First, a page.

In 2009 the City Council committed to getting 1000 organisations to endorse the Manchester Climate Change Action Plan. These endorsers would then write and implement their own plans. In the event they got 200 or so endorsers (after sending out one email) and quickly gave up. The City Council also allowed the Steering Group it dominates to a) cancel elections to the group and b) cancel the day-long stakeholder conferences which were supposed to galvanise action. That’s their version of real leadership.
“This means putting the push for zero carbon at the heart of everything we do – both our day-to-day operations and our decision-making. We are working intensively on a bold zero carbon action plan, due to receive final approval in March, which will set out in detail how Manchester can achieve the city’s zero carbon target, with a strong focus on the things which will make the biggest difference.
“We will provide an update on this later this month. Realistically, the scale of change we are trying to achieve cannot be achieved overnight and needs to be carefully thought through rather than a knee-jerk reaction.”
Nobody is calling for knee-jerk reaction. That is just a smear and a straw man, and indicative of desperation. We are calling – as some of us have been calling for a decade – for real action, taken openly in a spirit of learning and humility, and with an understanding of how leadership comes with the expectation that actions will indeed be scrutinised, something that some people seem to struggle with and even resent.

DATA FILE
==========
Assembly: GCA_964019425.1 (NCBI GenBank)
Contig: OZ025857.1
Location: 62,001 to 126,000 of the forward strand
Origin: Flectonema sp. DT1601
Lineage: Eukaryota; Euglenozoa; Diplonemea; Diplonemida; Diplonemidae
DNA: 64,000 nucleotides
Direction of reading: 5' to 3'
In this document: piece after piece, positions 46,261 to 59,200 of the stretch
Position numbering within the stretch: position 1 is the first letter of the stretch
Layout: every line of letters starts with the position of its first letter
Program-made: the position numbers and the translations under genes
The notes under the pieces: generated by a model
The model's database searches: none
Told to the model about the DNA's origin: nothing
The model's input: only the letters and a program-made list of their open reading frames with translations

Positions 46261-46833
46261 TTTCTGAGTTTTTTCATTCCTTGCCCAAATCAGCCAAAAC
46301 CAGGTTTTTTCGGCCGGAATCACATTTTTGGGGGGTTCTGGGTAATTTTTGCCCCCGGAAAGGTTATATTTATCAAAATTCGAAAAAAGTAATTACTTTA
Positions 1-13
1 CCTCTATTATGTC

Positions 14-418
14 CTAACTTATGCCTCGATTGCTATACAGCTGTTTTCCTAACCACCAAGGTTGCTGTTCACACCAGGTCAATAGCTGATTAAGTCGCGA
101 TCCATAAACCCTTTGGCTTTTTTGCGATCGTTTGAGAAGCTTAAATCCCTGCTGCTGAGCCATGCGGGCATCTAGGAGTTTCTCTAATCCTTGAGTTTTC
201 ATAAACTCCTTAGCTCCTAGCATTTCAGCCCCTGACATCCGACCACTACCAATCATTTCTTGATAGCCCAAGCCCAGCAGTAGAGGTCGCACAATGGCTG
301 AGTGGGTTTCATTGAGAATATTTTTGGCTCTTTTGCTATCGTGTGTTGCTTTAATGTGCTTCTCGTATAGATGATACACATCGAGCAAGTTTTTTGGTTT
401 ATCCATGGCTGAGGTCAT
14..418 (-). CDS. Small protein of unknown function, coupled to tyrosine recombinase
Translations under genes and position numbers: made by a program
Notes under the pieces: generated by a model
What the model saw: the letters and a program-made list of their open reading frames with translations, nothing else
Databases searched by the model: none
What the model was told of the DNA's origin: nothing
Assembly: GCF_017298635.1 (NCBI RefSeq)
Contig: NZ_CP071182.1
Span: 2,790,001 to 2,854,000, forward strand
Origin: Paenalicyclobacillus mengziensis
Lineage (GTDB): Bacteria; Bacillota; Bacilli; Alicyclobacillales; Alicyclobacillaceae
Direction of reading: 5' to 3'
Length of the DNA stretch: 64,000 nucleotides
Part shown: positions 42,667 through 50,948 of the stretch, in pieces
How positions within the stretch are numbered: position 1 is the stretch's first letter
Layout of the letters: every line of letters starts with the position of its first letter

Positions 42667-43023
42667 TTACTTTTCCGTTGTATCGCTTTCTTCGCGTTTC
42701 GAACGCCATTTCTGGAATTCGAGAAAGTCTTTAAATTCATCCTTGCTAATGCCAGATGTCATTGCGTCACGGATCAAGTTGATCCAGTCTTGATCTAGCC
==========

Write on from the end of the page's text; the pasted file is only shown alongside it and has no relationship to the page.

“But we are balancing this against the need to reduce carbon emissions as much as possible as soon as possible.
“We will keep the resources we need to achieve this under constant review but to some extent this is a red herring. Everyone in Manchester, both inside and outside the council, has a role to play and it’s about embedding the drive for zero carbon in everything we do, not having distinct teams and funding pots which are solely responsible for delivering it.”
Very repetitious here, and again a straw man. The inconvenient Truth remains that the Council is responsible for the Council’s actions. Since declaring a climate emergency it has
- Seconded no additional staff
- Located no internal resources
- Failed to seek external resources.
These truths remain, despite all the bluster and vague promises.